Roosevelt showed labor the mailed fist and following his speech the Executive Council of the AFL fell in line with its own Big Stick. Against the bosses? Not on your life; not Green, Wall, Frey and Hutchinson. Green and the Council pledged the support of the AFL for aid to Britain, and as a measure of “sacrifice for the national defense” agreed to the President’s command for submitting disputes to mediation before striking.

The Council said that it would discipline all directly-chartered organizations and would urge internationals to take similar action. this is an interesting decision by the Council. No one has been able to get such positive action from Green and the others in connection with racketeering in the AFL. According to Green, the Council and the convention were helpless. Green went so far as to ask the FBI to assist the Council in cleaning out the racketeers from the AFL. The Council couldn’t rid the organization of Scalise and the other racketeers who infest the AFL. We suppose too that George A. Browne was present at the Council meeting that passed this resolution, calling off strikes in the AFL. Browne is a member of the Council and president of the Theatrical Stage Employees. He is a racketeer who has recently been indicted by a federal court for extorting $550,000 from the movie industry. That great labor statesman and incorruptible citizen, Willie Bioff was also indicted along with Browne. Willie has just completed a six months jail sentence for pandering.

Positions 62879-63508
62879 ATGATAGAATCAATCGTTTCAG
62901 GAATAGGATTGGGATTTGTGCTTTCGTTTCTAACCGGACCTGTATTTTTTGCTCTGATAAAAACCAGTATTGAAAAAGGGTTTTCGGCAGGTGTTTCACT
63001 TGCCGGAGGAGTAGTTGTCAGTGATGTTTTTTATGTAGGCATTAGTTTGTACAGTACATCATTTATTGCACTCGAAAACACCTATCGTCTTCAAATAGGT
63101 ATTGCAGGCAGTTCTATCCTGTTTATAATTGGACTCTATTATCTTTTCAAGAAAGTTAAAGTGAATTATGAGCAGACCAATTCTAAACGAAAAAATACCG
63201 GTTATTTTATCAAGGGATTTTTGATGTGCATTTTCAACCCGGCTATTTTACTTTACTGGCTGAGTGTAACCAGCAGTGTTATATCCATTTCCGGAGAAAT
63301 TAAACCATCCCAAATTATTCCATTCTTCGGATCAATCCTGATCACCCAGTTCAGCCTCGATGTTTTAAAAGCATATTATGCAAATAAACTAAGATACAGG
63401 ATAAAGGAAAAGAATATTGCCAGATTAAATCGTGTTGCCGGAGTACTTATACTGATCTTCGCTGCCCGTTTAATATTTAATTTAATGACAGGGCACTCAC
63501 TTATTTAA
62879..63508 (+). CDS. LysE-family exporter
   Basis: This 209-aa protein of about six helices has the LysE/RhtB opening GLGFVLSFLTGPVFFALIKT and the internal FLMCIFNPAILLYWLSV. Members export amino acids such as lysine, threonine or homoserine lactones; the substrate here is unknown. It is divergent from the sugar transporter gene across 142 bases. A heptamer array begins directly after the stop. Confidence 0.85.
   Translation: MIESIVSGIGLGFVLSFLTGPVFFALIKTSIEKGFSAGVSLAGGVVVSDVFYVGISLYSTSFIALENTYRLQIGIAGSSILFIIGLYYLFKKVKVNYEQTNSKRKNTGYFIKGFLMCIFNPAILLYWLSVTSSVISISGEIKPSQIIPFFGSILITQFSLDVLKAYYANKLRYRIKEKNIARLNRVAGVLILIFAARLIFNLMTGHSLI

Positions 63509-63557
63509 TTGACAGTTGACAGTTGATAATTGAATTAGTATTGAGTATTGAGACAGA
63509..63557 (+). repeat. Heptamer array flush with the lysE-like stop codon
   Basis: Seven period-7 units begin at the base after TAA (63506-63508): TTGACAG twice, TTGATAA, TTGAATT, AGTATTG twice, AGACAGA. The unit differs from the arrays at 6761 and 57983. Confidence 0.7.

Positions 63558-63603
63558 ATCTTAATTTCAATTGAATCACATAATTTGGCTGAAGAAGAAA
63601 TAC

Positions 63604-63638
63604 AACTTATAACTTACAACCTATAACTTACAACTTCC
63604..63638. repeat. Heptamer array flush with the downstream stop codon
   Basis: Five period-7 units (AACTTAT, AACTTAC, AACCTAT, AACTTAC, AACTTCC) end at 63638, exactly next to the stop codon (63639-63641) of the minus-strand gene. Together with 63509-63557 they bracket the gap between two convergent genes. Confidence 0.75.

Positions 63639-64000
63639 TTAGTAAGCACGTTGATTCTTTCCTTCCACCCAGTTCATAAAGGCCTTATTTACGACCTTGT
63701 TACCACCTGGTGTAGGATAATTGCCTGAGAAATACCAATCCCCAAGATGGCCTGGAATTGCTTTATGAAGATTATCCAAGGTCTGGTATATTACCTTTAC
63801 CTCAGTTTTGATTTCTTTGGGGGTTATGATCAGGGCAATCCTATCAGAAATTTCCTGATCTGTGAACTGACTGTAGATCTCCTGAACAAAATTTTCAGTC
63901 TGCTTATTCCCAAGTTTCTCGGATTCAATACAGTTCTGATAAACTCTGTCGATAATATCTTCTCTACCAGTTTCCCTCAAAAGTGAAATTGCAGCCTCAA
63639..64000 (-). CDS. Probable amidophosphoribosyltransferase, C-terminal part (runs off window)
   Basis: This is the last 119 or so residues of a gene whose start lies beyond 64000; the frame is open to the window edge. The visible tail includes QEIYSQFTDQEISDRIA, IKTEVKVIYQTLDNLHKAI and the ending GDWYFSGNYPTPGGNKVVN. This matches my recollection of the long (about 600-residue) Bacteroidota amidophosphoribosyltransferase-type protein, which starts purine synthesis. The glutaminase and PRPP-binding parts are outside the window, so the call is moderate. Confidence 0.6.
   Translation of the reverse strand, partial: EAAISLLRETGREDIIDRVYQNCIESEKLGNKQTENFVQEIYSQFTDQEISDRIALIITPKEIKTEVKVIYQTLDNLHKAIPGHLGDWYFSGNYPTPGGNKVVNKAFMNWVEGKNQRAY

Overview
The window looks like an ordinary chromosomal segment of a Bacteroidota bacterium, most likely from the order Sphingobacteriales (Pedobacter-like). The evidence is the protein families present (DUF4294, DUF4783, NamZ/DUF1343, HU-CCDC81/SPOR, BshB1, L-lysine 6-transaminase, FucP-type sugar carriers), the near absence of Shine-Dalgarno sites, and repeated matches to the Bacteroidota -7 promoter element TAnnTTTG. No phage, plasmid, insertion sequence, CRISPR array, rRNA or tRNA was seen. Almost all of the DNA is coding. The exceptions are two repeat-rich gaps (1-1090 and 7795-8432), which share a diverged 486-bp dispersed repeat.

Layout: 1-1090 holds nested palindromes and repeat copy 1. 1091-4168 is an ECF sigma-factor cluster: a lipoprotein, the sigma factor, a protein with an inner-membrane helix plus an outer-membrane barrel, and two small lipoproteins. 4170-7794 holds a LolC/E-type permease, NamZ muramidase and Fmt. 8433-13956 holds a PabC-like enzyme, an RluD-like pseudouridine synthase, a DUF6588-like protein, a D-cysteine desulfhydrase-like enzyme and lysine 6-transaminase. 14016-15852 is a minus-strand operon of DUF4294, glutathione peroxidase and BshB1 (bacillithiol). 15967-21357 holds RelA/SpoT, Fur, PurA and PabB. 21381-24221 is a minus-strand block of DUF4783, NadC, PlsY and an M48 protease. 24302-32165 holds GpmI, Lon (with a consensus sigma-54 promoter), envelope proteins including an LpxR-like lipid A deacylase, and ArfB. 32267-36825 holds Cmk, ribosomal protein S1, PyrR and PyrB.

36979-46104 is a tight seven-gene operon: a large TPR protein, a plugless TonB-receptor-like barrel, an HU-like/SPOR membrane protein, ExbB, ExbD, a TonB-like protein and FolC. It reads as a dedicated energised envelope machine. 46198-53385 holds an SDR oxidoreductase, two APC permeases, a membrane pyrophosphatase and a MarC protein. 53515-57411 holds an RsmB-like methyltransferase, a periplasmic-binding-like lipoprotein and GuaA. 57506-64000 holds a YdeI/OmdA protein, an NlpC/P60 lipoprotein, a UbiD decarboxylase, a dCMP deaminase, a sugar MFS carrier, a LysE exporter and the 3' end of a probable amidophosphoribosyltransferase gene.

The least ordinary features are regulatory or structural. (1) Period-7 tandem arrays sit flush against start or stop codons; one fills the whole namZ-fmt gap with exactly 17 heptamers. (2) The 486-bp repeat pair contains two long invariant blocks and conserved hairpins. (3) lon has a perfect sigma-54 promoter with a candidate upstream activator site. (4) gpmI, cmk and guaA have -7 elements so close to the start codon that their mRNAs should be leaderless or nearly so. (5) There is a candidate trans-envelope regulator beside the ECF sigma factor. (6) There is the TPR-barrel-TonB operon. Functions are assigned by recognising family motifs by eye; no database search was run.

Green and his Executive Council can’t clean out the racketeers, crooks and panderers from the AFL but they can get tough with the militant workers who want to raise their wages. Of course Green, the Executive Council and the racketeers in the AFL don’t need to raise their wages and shorten their hours. They are fat and well-dressed.

Green and his friends have sold out completely to the bosses on the question of supporting the imperialist war. AFL workers must be prepared for the rankest type of betrayal from this gang. They have been sold down the river. Any efforts of militant AFL workers to better their condition during the war, will have to be carried on with the full knowledge that Bill Green will be against them.